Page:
This post may contain affiliate links, which means I can earn a commission if you click on the links and/or make a purchase. You can read more here.
Make classroom management easier with these organization tips!
Classroom management begins even before the first student steps foot in your room. The way you organize your classroom can have a huge impact on how your days will go. Looking back on my first couple years of teaching, I can see that the way I had my room organized made certain parts of the day more difficult.
As the years went on, I became more intentional about my classroom set up and it really did make my days run more smoothly. Now I’m a firm believer that the organization of your space can have a big impact on classroom management. Read on to find out what worked for me!
1. Get rid of the clutter for better classroom management
Ok, I’m just going to preface this by saying that I don’t like clutter, so that might be why I think it’s so important to limit how much stuff you have out in your classroom. Here are a few ways is can make classroom management more difficult:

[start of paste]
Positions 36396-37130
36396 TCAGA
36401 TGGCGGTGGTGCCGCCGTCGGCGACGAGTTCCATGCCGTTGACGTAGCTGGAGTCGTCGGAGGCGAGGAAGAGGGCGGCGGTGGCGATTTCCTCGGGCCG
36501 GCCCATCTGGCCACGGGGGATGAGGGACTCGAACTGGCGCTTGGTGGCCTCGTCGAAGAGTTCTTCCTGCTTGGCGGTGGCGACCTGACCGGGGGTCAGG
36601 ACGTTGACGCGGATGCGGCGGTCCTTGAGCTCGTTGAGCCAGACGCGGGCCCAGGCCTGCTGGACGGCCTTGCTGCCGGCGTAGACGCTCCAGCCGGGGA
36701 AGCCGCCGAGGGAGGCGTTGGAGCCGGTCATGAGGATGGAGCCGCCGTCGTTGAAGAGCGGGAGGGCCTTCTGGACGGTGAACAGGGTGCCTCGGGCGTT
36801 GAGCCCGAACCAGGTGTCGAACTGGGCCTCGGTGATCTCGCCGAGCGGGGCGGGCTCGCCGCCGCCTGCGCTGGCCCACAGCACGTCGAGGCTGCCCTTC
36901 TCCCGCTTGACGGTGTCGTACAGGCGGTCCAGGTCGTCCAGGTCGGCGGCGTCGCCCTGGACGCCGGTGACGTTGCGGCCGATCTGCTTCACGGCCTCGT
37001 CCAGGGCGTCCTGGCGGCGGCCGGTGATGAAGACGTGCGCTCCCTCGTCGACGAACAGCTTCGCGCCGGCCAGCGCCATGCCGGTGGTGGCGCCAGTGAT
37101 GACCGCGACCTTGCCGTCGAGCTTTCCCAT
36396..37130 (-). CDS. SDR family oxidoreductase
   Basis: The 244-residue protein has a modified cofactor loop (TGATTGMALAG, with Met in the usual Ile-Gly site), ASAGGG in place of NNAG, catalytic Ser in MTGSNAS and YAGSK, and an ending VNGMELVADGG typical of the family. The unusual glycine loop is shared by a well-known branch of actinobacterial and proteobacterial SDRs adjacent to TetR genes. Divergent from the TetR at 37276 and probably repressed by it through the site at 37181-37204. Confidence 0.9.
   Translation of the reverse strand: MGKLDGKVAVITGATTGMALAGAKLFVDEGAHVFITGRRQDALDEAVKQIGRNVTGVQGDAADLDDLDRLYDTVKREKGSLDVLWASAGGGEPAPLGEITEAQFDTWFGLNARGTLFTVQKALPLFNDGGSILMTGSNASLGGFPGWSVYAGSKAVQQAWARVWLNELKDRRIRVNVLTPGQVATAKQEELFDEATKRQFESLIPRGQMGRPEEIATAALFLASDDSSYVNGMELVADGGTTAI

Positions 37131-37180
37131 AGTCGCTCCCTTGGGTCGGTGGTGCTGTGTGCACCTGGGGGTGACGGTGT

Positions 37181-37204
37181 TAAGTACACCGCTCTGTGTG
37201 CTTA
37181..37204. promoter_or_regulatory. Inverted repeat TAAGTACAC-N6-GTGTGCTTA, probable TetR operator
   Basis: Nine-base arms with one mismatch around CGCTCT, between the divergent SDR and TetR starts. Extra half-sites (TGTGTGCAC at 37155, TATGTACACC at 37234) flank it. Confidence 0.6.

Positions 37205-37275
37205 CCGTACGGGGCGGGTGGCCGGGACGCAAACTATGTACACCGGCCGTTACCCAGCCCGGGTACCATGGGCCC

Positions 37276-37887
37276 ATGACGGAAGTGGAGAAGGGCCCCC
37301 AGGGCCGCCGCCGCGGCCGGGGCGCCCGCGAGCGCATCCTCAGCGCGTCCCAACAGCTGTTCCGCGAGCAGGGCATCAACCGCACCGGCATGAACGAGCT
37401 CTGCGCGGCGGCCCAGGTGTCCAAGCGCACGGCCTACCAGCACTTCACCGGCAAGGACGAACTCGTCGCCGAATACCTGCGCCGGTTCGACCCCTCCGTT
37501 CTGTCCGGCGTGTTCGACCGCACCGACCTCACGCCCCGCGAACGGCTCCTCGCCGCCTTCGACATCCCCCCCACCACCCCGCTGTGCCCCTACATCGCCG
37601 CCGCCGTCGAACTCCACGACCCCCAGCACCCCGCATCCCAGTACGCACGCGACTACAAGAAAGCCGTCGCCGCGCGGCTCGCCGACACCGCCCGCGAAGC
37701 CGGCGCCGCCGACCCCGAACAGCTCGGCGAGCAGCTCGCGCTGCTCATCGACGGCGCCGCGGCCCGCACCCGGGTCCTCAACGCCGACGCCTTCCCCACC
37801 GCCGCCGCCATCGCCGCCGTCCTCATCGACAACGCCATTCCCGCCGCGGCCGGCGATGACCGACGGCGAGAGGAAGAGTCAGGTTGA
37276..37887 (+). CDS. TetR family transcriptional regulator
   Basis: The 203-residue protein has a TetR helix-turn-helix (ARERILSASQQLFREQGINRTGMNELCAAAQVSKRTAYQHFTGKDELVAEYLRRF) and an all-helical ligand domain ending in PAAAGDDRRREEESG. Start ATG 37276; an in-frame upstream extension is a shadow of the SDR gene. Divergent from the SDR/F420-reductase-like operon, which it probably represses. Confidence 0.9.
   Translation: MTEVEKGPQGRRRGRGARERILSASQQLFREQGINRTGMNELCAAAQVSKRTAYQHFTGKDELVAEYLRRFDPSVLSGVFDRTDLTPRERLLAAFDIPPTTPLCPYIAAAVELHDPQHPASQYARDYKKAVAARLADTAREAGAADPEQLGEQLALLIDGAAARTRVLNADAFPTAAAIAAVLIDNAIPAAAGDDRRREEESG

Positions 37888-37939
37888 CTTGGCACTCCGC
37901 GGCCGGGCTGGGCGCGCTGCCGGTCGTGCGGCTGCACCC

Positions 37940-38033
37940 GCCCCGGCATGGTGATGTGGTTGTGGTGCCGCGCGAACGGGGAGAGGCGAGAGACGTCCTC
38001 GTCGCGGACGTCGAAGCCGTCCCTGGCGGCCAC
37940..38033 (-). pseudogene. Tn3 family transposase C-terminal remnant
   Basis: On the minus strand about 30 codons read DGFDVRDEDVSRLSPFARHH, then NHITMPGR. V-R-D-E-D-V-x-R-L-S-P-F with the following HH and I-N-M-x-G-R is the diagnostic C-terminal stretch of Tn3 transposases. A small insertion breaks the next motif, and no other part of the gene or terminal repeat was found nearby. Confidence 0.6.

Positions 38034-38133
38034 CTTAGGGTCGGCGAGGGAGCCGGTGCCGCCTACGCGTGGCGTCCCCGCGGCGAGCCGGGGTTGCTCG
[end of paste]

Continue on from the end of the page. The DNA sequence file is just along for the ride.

It can make kids feel less overwhelmed
When I walk into a classroom that’s jam-packed with stuff, it’s so overwhelming! I can only imagine that there are students who feel the same way.
Maybe they don’t even recognize that the clutter is making them feel uncomfortable. After all, that’s a difficult thing for a little one to make sense of. But when kids have a yucky feeling and they can’t identify why they’re feeling that way, they might start acting out.
It can help students stay focused on learning
Not only that, but imagine how distracting all that stuff can be. Imagine being a kid, sitting in your classroom trying to learn….and out of the corner of your eye, you see a stack of dinosaur counters sitting on on a shelf. Pretty soon, you’re imagining playing with them and you’re not paying any attention to what the teacher says.
It will save you from having to tell students “No”